Can’t Have it Both Ways: Which Bush was Right in Handling Iraq

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There seems no shortage of nay-sayers when it comes to Iraq.

Critics of our 41st President spent a dozen years after the fact crawling out of the woodwork to snipe at him with their 20/20 hindsight for not “finishing the job” by ordering his victorious Desert Storm forces to ride on up the highway of death out of Kuwait and into Baghdad itself in 1991 to oust Saddam Hussein.


These selfsame critics, including ”’The Honolulu Advertiser,”’ now quail at the prospect that under the wartime leadership of our 43rd President — and the stunningly swift combat success of the troops he ordered into Iraq — pacifying Iraq may take years and cost as much as $600 billion. (EDITORIAL; Saturday, Aug. 16, 2003 )

So what’s it going to be? One cannot have it both ways regardless of how much loathing for Bush the father and Bush the son fires the editorial cauldron.

Advertiser is, however, to be commended for finally blundering into the truth by discovering the obvious: Iraq is “a battle that the United States simply cannot afford to lose.”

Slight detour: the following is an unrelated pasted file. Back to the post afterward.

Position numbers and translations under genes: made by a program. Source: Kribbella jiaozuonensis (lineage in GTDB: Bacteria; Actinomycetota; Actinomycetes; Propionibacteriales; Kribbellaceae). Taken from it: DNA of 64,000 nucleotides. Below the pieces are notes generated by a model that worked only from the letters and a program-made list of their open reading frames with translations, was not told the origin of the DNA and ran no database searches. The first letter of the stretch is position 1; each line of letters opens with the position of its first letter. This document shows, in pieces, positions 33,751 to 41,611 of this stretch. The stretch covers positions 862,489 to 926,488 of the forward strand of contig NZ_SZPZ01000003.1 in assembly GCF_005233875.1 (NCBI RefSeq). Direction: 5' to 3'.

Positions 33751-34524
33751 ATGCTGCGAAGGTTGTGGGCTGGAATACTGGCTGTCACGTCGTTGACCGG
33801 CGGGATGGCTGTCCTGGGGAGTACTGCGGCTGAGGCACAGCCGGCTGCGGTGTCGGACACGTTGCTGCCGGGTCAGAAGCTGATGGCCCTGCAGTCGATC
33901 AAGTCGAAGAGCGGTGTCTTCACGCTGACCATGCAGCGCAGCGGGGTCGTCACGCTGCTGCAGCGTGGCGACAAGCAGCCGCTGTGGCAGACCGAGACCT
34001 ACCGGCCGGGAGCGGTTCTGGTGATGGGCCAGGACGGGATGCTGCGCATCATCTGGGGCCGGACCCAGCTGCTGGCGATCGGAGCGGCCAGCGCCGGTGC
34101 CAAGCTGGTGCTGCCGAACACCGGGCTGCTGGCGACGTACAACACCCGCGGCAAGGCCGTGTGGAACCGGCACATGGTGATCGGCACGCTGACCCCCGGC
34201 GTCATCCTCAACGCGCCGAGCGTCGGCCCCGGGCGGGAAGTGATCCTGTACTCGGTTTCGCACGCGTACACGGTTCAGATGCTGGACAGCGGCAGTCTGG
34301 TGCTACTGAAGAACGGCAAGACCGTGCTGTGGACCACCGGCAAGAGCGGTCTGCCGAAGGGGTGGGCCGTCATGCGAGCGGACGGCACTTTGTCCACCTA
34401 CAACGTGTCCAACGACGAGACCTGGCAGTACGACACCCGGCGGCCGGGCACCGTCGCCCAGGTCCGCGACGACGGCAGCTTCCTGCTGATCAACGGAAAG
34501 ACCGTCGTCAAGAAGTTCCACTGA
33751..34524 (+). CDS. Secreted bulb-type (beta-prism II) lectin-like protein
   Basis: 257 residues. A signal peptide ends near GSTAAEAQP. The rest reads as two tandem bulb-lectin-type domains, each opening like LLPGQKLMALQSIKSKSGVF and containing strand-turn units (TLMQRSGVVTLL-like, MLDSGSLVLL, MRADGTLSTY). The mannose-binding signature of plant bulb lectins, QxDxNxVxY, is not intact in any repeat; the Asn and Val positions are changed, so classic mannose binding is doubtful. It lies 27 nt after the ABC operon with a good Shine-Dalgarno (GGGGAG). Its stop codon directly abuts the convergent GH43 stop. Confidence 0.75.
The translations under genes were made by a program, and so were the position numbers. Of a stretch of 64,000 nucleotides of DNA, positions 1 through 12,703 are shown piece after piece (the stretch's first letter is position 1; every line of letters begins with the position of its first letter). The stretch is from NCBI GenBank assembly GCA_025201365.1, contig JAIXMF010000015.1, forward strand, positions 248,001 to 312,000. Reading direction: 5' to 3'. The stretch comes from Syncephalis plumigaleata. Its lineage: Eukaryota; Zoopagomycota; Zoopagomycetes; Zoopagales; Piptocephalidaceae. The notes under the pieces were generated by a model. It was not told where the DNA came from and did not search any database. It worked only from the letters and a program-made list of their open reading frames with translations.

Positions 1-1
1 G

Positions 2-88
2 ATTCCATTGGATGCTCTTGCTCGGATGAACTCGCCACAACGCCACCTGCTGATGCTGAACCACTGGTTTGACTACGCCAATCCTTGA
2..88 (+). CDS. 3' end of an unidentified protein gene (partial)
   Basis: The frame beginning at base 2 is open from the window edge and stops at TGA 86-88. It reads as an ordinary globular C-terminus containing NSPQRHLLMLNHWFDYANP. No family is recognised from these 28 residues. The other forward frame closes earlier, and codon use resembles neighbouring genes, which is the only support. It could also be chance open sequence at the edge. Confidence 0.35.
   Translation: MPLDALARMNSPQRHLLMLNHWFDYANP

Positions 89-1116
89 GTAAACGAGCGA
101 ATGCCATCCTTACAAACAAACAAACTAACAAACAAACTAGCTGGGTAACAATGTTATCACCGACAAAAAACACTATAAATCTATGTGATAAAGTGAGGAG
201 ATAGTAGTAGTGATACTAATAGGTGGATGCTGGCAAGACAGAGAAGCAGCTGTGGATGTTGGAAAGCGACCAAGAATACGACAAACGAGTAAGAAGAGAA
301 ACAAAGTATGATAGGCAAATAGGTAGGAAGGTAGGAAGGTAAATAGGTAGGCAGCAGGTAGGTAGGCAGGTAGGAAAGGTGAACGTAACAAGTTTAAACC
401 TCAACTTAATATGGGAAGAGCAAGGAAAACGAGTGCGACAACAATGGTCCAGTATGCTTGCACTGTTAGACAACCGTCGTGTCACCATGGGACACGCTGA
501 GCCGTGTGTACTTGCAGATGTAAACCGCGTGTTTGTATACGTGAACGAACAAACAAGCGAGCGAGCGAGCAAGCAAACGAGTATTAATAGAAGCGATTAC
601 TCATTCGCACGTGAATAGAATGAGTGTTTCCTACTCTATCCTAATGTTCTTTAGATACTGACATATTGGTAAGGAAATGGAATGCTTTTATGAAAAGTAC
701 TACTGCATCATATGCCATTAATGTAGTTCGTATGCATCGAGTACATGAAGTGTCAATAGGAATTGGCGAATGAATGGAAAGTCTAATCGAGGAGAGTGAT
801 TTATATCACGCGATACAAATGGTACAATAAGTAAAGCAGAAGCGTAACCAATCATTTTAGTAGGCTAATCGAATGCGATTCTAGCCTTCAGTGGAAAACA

It is also well to keep in mind the painful lesson taught to us by JFK, the wastrel, and LBJ, the liar, when they gratuitously plunged us into the bloody Indochina conflict four decades ago — no one ever succeeded in war with a goal of merely not losing it. Douglas MacArthur said it best: In war, there is no substitute for victory. Not loss-avoidance, Advertiser, VICTORY!

These unpleasant truths compel Advertiser to choose sides in the war that was declared against America by our mortal enemies. In the words of President Bush in his speech to the nation on Sept. 14, 2001, “Either you are for us or you are against us.” There is no safe middle ground from which the pampered and the protected might seek to spout their pretentious mush in the misguided belief that one can remain “objective” and aloof. That humbug will wither as this trial by combat arms continues.

Difficult as it may be for Advertiser to admit, each and every one of us is in this mortal struggle up to our eyeballs and have been so since 9/11. There are no frontlines and because of that, there are no sidelines. As the legendary world champion heavyweight Joe Louis once advised a would-be opponent as he entered the ring, “You can run, but you can’t hide.”

”’Thomas E. Stuart is a resident of Kapaau, Hawaii.”’